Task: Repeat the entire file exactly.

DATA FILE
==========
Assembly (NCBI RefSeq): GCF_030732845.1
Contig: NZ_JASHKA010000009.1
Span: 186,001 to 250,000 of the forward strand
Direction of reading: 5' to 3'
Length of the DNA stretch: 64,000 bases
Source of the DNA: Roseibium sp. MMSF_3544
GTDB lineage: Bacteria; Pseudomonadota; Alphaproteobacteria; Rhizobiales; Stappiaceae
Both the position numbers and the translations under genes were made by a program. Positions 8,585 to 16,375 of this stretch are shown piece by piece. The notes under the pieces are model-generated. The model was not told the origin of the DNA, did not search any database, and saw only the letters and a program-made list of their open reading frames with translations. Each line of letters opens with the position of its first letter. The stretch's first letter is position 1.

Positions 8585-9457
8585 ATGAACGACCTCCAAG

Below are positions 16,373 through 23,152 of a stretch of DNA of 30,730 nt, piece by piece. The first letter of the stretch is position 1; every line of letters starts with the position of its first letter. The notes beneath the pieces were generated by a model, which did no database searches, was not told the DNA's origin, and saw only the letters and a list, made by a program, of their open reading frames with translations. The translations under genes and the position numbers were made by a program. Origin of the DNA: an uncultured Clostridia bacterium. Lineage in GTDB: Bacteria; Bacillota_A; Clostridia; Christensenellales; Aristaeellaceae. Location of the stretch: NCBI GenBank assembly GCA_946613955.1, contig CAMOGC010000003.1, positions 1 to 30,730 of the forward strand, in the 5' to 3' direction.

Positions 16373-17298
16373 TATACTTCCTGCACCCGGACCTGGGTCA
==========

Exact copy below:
Assembly (NCBI RefSeq): GCF_030732845.1
Contig: NZ_JASHKA010000009.1
Span: 186,001 to 250,000 of the forward strand
Direction of reading: 5' to 3'
Length of the DNA stretch: 64,000 bases
Source of the DNA: Roseibium sp. MMSF_3544
GTDB lineage: Bacteria; Pseudomonadota; Alphaproteobacteria; Rhizobiales; Stappiaceae
Both the position numbers and the translations under genes were made by a program. Positions 8,585 to 16,375 of this stretch are shown piece by piece. The notes under the pieces are model-generated. The model was not told the origin of the DNA, did not search any database, and saw only the letters and a program-made list of their open reading frames with translations. Each line of letters opens with the position of its first letter. The stretch's first letter is position 1.

Positions 8585-9457
8585 ATGAACGACCTCCAAG

Below are positions 16,373 through 23,152 of a stretch of DNA of 30,730 nt, piece by piece. The first letter of the stretch is position 1; every line of letters starts with the position of its first letter. The notes beneath the pieces were generated by a model, which did no database searches, was not told the DNA's origin, and saw only the letters and a list, made by a program, of their open reading frames with translations. The translations under genes and the position numbers were made by a program. Origin of the DNA: an uncultured Clostridia bacterium. Lineage in GTDB: Bacteria; Bacillota_A; Clostridia; Christensenellales; Aristaeellaceae. Location of the stretch: NCBI GenBank assembly GCA_946613955.1, contig CAMOGC010000003.1, positions 1 to 30,730 of the forward strand, in the 5' to 3' direction.

Positions 16373-17298
16373 TATACTTCCTGCACCCGGACCTGGGTCA